As previously discussed, wave propagation along a string of finite length can be efficiently and accurately modeled with digital waveguide techniques.
The ``nut'' is assumed ideally rigid, resulting in a reflection coefficient of -1 for displacement or velocity wave components.
The bridge is assumed to have a finite impedance, so that some energy is transferred from the string to the instrument body.
Several recent studies (Mansour et al., 2016b; Maestre et al., 2015) have reported results of using two-dimensional measured bridge admittance and radiativity to derive accurate body filter designs for use in simulations.
Losses along the string cause the string energy to decay (in the absence of a driving mechanism). The losses can be commuted and implemented at discrete positions along the distributed string model.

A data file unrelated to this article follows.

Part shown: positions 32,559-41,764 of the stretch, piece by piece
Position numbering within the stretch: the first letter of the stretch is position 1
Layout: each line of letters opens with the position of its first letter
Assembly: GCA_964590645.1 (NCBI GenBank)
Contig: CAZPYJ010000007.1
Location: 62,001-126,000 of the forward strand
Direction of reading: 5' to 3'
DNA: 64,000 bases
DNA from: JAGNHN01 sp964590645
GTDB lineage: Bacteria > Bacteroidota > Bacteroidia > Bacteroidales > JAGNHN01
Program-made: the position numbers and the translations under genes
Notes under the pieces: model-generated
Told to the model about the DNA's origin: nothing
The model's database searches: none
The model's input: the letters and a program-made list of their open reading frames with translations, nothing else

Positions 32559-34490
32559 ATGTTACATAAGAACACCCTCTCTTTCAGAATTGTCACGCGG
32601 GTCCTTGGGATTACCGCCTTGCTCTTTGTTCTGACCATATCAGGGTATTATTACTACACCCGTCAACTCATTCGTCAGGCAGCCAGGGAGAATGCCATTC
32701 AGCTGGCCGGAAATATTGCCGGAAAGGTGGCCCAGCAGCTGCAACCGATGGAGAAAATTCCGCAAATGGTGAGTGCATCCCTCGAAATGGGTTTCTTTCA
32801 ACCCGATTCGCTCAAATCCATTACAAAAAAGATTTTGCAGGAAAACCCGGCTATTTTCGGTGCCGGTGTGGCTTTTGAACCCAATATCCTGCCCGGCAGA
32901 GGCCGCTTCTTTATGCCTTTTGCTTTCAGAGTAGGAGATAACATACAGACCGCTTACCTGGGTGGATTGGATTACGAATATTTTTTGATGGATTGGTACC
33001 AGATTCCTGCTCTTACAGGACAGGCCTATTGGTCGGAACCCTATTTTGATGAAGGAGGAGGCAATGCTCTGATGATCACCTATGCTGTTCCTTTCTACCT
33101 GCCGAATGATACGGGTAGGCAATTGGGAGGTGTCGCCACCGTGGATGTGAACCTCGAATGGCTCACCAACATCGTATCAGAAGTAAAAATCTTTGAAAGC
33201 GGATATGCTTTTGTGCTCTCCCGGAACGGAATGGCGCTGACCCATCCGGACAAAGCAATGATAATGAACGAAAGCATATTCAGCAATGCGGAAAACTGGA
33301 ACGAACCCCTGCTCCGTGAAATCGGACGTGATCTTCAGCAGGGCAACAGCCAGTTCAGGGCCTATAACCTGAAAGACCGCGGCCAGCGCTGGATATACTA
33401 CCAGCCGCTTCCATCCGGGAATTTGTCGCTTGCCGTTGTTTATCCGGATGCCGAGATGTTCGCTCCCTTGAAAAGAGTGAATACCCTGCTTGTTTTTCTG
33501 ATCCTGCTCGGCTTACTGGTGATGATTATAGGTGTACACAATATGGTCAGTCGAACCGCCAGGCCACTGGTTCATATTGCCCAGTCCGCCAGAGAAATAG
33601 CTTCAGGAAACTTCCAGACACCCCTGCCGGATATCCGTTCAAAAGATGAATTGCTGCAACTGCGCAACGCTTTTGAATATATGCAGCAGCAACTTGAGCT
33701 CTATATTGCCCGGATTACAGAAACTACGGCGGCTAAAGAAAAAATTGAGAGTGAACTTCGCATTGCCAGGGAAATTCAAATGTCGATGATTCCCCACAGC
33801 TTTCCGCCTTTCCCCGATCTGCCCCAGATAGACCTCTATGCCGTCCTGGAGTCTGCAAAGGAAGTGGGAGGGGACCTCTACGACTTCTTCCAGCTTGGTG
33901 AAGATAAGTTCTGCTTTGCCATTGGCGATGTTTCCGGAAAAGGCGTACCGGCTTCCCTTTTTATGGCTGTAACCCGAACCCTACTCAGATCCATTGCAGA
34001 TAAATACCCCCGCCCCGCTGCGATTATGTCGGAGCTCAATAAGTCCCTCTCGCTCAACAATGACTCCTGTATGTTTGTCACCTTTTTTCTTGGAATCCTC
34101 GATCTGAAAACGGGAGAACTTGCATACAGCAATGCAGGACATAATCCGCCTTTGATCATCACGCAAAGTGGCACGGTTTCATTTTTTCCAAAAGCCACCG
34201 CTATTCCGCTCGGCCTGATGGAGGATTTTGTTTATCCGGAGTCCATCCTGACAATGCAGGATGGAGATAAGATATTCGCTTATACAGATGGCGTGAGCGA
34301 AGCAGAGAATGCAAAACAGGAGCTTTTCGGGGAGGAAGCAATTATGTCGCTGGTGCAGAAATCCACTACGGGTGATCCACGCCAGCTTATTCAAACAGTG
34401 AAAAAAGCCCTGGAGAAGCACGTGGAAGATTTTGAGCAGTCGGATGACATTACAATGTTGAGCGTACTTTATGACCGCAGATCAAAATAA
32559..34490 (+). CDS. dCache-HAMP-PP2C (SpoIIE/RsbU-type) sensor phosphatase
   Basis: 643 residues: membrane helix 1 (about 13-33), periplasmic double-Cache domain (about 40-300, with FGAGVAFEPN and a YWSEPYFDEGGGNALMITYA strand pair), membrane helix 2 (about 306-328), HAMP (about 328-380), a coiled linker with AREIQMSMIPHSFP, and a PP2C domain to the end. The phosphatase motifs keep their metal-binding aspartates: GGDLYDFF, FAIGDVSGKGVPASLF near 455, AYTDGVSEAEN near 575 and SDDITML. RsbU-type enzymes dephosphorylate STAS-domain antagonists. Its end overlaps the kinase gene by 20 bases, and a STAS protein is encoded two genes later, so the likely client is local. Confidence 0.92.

When bowed, the string is effectively split into two sections, one on either side of the bow. Thus, damping filters must be derived for each of the two string sections. In Mansour et al. (2016a,b,2017), measurements of string damping were fit to a theoretical model reported by Valette (1995) (representing viscous effect of the surrounding air, viscoelasticity and thermoelasticity of the string material, and internal friction) and then used to design corresponding digital filters.
The effects of dispersion resulting from string stiffness are less audible in bowed string instruments because a driven system is forced to vibrate periodically. However, the natural inharmonicity of the strings will ``color'' the resulting harmonic sound spectrum, as well as have some influence on the bow-string interaction.